If you're in the process of planning your estate, you may be worried about probate. Most people try to avoid probate because it can tie up an estate for a number of years. However, there may be times when probate is actually beneficial. In fact, going into probate can provide the time your beneficiaries will need to help avoid additional problems with your estate. Here are just four of reasons why you shouldn't always avoid probate.

Reduces Issues Involving Creditors

If there is a concern that creditors may come after your estate once you're gone, it may be beneficial to have the probate courts get involved. Probate can reduce issues involving creditors in a couple of different ways. First, probate court creates a time limit that creditors must abide by. Once the time limit has passed, creditors can no longer go after your estate. Second, probate allows your beneficiaries the opportunity to determine the validity of claims that creditors make against your estate. Creditors often go after estates as a way to gain access to funds. Unfortunately, without probate, there's no way to determine if those claims are valid. Probate protects your loved ones from creditor claims.

Allows You to Settle Family Disputes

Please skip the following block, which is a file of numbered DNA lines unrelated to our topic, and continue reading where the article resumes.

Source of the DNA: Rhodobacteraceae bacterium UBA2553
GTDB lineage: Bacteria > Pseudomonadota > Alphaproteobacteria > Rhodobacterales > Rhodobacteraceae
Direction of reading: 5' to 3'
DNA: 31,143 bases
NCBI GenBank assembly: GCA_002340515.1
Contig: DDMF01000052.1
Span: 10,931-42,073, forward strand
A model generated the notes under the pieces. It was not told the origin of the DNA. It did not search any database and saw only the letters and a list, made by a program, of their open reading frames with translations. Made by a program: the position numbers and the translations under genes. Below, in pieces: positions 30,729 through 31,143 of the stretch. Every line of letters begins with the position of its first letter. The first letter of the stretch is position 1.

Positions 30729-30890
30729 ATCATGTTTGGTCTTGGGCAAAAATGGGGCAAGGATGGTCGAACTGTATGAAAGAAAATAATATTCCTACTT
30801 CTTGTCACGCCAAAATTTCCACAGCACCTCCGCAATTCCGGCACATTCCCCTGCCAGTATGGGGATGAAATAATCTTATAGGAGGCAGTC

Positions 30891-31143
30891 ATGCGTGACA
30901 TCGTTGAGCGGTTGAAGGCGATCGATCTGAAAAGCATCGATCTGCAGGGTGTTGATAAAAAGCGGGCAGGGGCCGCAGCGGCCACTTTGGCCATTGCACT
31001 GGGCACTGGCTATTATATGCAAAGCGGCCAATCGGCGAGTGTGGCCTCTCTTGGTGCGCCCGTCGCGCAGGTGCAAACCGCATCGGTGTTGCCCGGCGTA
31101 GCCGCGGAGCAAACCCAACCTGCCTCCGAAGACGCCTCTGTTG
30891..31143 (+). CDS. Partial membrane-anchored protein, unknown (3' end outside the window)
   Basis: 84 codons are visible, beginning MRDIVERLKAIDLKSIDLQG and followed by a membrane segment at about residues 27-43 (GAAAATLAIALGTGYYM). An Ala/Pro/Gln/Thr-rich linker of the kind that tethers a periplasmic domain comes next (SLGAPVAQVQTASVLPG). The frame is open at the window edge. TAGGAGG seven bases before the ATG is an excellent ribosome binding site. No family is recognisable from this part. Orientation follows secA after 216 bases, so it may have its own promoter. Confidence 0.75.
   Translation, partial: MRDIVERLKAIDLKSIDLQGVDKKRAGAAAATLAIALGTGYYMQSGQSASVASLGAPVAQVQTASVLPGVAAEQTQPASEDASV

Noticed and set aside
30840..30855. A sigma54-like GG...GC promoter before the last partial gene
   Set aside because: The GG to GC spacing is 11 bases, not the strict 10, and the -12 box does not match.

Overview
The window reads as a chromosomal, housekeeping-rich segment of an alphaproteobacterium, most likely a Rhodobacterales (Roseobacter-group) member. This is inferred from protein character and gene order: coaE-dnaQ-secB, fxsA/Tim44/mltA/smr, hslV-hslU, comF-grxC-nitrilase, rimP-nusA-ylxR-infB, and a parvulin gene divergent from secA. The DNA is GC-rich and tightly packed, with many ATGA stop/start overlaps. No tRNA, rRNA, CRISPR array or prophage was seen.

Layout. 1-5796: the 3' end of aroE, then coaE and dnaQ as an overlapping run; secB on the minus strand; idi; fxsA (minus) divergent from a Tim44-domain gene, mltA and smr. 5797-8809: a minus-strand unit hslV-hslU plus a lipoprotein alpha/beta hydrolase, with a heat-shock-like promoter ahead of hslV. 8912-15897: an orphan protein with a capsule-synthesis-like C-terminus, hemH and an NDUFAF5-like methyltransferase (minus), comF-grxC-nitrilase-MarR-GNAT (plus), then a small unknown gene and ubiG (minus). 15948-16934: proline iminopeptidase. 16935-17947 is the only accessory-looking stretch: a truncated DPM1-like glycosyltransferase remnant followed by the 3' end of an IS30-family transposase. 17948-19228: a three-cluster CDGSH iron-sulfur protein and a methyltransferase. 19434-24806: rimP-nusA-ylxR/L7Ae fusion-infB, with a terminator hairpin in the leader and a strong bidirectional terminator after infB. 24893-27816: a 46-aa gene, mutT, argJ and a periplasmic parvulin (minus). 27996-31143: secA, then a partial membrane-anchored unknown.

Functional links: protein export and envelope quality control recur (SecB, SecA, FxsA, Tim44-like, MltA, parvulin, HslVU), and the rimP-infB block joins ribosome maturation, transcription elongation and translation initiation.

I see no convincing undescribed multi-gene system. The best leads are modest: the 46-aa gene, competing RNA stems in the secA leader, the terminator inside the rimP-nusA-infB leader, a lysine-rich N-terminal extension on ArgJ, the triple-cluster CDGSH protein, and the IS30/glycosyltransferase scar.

Your family may be getting along now, but that doesn't mean things will stay the same once you pass away. It's not uncommon for family disputes to arise over estates. Unfortunately, if your estate doesn't go through probate, those family disputes could drag on for years. One of the benefits of probate is that it provides a way to settle disputes in a neutral environment, without allowing emotions to get in the way.

Protects Interest of Minor Children

If you have minor children, probate can be an effective way to protect their interests, especially where the establishment of a legal guardian is concerned. Once you designate a guardian in your will, the court system will automatically recognize that relationship. However, guardianship designations in trusts aren't always so secure. In fact, guardianship status can be argued when a trust is in place. To protect your children, and ensure that your choice of guardian is honored, probate court may be your best option.

Ensures Inclusion of Missing Assets

When you set up a trust, it's possible that you'll forget to list certain assets. If that happens, they may not have the proper beneficiary designations. By allowing your estate to proceed through probate court, the assets can be divided properly among your surviving family members.